Students swap the campus for home

July 21, 2000

Increasing numbers of students are studying locally or taking a year out to raise the money to support themselves through university, according to figures released today.

One in six students starting a full-time course this autumn will stay at home, according to data from the Universities and Colleges Admissions Service. This is up 2.3 per cent on last year.

One in 14 students will take a year out, the figures show. The number of people applying for a gap year has increased by 2.5 per cent.

Tony Higgins, chief executive of Ucas, said: "There are greater financial pressures on students, which means some will cut their costs by staying at home while studying.

"The increase in deferred-entry applications also shows that more people are taking a year out, either to travel, to gain work experience or to earn money to help towards their costs at university or college."

Overall, the number of people who had applied for a university or college place by June 30 is down 0.4 per cent on the previous year. The fall sits uncomfortably alongside the expansion in the number of college places.

But Dr Higgins said he was confident that numbers would recover by the end of summer.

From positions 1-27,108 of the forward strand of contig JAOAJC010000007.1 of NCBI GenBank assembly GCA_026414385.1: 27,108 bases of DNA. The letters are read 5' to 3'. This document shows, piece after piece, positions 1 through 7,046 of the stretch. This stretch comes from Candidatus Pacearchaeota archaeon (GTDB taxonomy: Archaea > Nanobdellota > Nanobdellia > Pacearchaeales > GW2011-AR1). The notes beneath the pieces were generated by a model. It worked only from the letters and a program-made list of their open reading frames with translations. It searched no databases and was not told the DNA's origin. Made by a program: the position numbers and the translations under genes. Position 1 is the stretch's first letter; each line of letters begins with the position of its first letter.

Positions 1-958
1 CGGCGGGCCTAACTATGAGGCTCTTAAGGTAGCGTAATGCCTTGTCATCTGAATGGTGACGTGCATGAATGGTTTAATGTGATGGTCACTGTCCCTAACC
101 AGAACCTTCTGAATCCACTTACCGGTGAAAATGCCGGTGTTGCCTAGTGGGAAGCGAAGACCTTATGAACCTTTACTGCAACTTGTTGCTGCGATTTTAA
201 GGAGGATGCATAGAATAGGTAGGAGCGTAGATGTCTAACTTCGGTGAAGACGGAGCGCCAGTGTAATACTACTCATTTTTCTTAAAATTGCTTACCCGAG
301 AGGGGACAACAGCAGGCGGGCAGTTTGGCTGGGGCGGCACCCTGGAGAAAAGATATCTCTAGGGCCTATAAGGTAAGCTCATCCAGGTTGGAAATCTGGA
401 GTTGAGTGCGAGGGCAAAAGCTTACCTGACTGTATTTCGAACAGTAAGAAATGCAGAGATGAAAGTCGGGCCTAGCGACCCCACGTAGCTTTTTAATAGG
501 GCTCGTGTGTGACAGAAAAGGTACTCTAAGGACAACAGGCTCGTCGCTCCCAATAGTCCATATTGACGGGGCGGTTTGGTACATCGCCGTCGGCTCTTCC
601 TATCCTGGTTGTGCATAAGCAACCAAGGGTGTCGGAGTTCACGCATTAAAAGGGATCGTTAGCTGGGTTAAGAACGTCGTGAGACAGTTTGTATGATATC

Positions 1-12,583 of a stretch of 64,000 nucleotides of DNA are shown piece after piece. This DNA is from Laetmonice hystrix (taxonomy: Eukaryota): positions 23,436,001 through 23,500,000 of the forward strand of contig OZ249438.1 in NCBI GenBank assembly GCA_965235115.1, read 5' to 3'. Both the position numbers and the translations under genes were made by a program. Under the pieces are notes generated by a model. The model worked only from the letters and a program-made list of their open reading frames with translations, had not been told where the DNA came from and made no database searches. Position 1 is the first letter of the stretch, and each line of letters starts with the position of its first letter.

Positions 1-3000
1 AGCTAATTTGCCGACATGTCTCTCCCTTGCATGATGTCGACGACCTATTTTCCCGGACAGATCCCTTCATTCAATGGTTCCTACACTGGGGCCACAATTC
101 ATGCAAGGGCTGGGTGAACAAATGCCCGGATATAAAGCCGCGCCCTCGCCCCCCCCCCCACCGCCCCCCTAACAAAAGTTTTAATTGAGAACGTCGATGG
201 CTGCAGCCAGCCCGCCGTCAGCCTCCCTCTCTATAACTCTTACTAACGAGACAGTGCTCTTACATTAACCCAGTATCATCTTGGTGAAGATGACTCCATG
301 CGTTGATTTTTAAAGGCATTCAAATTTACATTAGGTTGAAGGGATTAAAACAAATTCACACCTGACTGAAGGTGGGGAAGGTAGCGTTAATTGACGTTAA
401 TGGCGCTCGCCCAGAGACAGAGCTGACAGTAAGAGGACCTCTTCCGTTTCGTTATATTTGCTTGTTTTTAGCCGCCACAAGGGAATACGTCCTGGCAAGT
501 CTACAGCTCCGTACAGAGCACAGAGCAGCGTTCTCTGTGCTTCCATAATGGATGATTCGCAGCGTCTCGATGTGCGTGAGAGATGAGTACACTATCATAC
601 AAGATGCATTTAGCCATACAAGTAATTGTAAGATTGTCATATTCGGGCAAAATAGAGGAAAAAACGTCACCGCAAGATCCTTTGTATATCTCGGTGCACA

Mature students continue to be deterred by the new funding arrangements for full-time higher education. The number of applicants aged over 21 is down 1.3 per cent on last year. The fall was greater - some 2.1 per cent - in the group aged over 25.

The number of school-leavers applying was down by 0.2 per cent - but the total in this age cohort is also down.

The number of overseas applicants also fell by 1.9 per cent on last year.

Scottish institutions, meanwhile, have received a boost in applications from students based in Scotland, following the abolition of tuition fees for them. The number of applicants is up by 2.1 per cent.

Subjects increasing in popularity include media studies (up 18.5 per cent), joint courses in mathematics and computing (up 17.3 per cent) and nursing (up 14.4 per cent).

Subjects falling from favour include joint courses in languages (down 8.7 per cent), mechanical engineering (down 8.4 per cent) and social work (down 8.0 per cent).

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